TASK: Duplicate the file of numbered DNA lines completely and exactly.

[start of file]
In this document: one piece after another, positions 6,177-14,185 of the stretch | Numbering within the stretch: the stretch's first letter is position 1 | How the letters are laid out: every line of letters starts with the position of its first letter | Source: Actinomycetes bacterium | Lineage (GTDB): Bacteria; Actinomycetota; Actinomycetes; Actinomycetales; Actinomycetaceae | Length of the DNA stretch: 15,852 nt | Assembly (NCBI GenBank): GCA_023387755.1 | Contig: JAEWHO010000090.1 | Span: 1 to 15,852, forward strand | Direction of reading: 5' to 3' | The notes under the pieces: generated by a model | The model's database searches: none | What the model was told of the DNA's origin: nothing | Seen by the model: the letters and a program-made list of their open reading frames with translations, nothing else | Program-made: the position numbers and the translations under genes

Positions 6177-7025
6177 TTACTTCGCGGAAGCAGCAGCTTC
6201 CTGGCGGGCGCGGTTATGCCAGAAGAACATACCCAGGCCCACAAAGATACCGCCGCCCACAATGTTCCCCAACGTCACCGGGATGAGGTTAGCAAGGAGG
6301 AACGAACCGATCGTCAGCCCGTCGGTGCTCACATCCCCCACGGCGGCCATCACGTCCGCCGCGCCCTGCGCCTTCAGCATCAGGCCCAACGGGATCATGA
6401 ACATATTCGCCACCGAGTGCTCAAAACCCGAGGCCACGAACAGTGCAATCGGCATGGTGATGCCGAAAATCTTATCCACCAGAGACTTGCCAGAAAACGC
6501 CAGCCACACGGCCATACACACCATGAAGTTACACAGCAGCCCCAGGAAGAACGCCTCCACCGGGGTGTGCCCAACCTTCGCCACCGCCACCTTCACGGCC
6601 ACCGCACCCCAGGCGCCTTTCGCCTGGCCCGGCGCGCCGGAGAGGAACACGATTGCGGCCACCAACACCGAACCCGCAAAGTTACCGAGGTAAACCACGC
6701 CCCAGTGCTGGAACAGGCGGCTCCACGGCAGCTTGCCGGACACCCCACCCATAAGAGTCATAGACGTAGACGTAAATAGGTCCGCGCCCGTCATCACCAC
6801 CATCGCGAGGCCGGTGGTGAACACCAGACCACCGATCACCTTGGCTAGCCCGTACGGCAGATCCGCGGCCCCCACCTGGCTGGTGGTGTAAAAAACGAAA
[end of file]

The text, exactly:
In this document: one piece after another, positions 6,177-14,185 of the stretch | Numbering within the stretch: the stretch's first letter is position 1 | How the letters are laid out: every line of letters starts with the position of its first letter | Source: Actinomycetes bacterium | Lineage (GTDB): Bacteria; Actinomycetota; Actinomycetes; Actinomycetales; Actinomycetaceae | Length of the DNA stretch: 15,852 nt | Assembly (NCBI GenBank): GCA_023387755.1 | Contig: JAEWHO010000090.1 | Span: 1 to 15,852, forward strand | Direction of reading: 5' to 3' | The notes under the pieces: generated by a model | The model's database searches: none | What the model was told of the DNA's origin: nothing | Seen by the model: the letters and a program-made list of their open reading frames with translations, nothing else | Program-made: the position numbers and the translations under genes

Positions 6177-7025
6177 TTACTTCGCGGAAGCAGCAGCTTC
6201 CTGGCGGGCGCGGTTATGCCAGAAGAACATACCCAGGCCCACAAAGATACCGCCGCCCACAATGTTCCCCAACGTCACCGGGATGAGGTTAGCAAGGAGG
6301 AACGAACCGATCGTCAGCCCGTCGGTGCTCACATCCCCCACGGCGGCCATCACGTCCGCCGCGCCCTGCGCCTTCAGCATCAGGCCCAACGGGATCATGA
6401 ACATATTCGCCACCGAGTGCTCAAAACCCGAGGCCACGAACAGTGCAATCGGCATGGTGATGCCGAAAATCTTATCCACCAGAGACTTGCCAGAAAACGC
6501 CAGCCACACGGCCATACACACCATGAAGTTACACAGCAGCCCCAGGAAGAACGCCTCCACCGGGGTGTGCCCAACCTTCGCCACCGCCACCTTCACGGCC
6601 ACCGCACCCCAGGCGCCTTTCGCCTGGCCCGGCGCGCCGGAGAGGAACACGATTGCGGCCACCAACACCGAACCCGCAAAGTTACCGAGGTAAACCACGC
6701 CCCAGTGCTGGAACAGGCGGCTCCACGGCAGCTTGCCGGACACCCCACCCATAAGAGTCATAGACGTAGACGTAAATAGGTCCGCGCCCGTCATCACCAC
6801 CATCGCGAGGCCGGTGGTGAACACCAGACCACCGATCACCTTGGCTAGCCCGTACGGCAGATCCGCGGCCCCCACCTGGCTGGTGGTGTAAAAAACGAAA